One of the roles of the SIP server 40 is to store information regarding the reachability of the mobile terminal 10 with respect to the cellular network or the Enterprise Network 44, for example. According to embodiments of the present invention, the mobile terminal 10 has four states which are stored in the SIP server 40. In the first state, “Sleeping in Cellular,” the mobile terminal 10 is not present in the WLAN coverage area of the Enterprise Network 44 and thus, the mobile terminal 10 is not registered with the SIP backbone. Concerning the second state, “Active in Cellular,” the mobile terminal 10 is active in a call/session in the cellular network. In the third state, “Registered in WLAN/Sleeping in Cellular,” the terminal is present in the coverage area of the WLAN in the Enterprise Network 44, but it is also reachable via the cellular network. With respect to the fourth state, “Active in WLAN,” the mobile terminal 10 is present in the WLAN coverage area and is reachable through the WLAN (i.e., the mobile terminal is active in a session in the WLAN). A fuller explanation regarding the third state, “Registered in WLAN/Sleeping in Cellular,” is hereinafter provided since those skilled in the art fully appreciate and readily understand the other states.
When the mobile terminal 10 detects coverage of the Enterprise Network 44, i.e., when the mobile terminal 10 is within the service area of the WLAN or other proximity-based network, the mobile terminal 10 activates its WLAN interface and performs an Association procedure with a corresponding AP 36 and also performs SIP registration with the backbone of the SIP server 40. These procedures are required to register the reachabilty information for the mobile terminal in the Enterprise Network 44. As will be appreciated by those skilled in the art, both WLAN Association and SIP registration involve security procedures for authentication and authorization. By performing the security procedures outside of and prior to a call establishment procedure, latency during call establishment is minimized.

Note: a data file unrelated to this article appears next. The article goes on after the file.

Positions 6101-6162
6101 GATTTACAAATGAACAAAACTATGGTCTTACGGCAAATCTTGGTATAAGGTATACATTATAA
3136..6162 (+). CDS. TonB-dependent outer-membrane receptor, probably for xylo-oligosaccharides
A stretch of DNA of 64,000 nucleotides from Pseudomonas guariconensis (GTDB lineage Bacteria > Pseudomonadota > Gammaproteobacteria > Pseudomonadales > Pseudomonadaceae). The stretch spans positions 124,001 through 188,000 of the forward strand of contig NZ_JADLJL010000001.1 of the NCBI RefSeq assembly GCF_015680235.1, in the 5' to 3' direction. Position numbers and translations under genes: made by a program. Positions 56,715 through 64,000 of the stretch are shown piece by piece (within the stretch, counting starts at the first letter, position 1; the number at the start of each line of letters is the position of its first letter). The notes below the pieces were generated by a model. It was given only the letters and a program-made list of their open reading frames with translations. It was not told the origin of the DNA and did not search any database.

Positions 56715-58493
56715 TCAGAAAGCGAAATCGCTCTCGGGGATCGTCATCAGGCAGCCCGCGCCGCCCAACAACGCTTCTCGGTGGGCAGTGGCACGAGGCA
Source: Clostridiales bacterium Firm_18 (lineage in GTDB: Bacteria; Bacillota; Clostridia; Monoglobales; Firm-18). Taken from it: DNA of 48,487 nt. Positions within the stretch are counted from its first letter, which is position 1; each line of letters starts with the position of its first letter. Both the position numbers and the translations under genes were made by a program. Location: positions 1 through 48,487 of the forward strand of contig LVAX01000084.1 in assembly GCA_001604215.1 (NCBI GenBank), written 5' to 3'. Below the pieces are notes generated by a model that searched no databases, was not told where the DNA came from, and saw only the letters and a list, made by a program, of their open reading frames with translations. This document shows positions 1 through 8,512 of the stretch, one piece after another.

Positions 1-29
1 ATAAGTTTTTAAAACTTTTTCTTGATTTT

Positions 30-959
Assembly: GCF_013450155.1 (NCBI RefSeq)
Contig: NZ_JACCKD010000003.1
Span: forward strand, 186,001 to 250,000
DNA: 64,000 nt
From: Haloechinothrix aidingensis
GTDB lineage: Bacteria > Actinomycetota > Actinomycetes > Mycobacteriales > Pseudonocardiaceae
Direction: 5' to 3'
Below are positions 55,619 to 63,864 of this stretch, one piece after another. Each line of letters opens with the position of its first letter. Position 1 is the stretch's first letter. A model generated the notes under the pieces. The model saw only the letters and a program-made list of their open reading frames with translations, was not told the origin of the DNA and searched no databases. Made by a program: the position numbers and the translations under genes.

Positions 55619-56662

After performing WLAN Association and SIP registration, the mobile terminal 10 deactivates its WLAN interface and subsequently activates its cellular interface. Given that the mobile terminal 10 has its cellular interface activated, the mobile terminal 10 becomes dormant and enters a sleep mode in the cellular network known as “Paging Mode.” The mobile terminal 10 is now registered with the SIP server 40 and sleeping in the cellular network. If the SIP registration is needed periodically, the mobile terminal 10 will perform the WLAN Association and SIP registration after each period, which can last for hours. The mobile terminal 10 and the SIP server 40 maintain the state “Registered in WLAN/Sleeping in Cellular” until circumstances change, that is until the mobile terminal 10 leaves the service area of the Enterprise Network and/or until the mobile terminal 10 receives or places a call, as described below.
When the user of the mobile terminal 10 initiates a call/session, the mobile terminal evaluates its current state. If the mobile terminal determines that the current state is “Registered in WLAN/Sleeping in Cellular,” the mobile terminal 10 activates the WLAN interface based on the current state (thereby emerging from the sleep mode state in the cellular network) and sets up the call/session using the WLAN. For instance, the mobile terminal 10 performs WLAN Association and exchanges SIP signaling for establishing a call/session.
When a call/session is to be transmitted to the mobile terminal 10 through the WLAN, the call/session is routed to the mobile terminal 10 by the SIP server 40. As shown in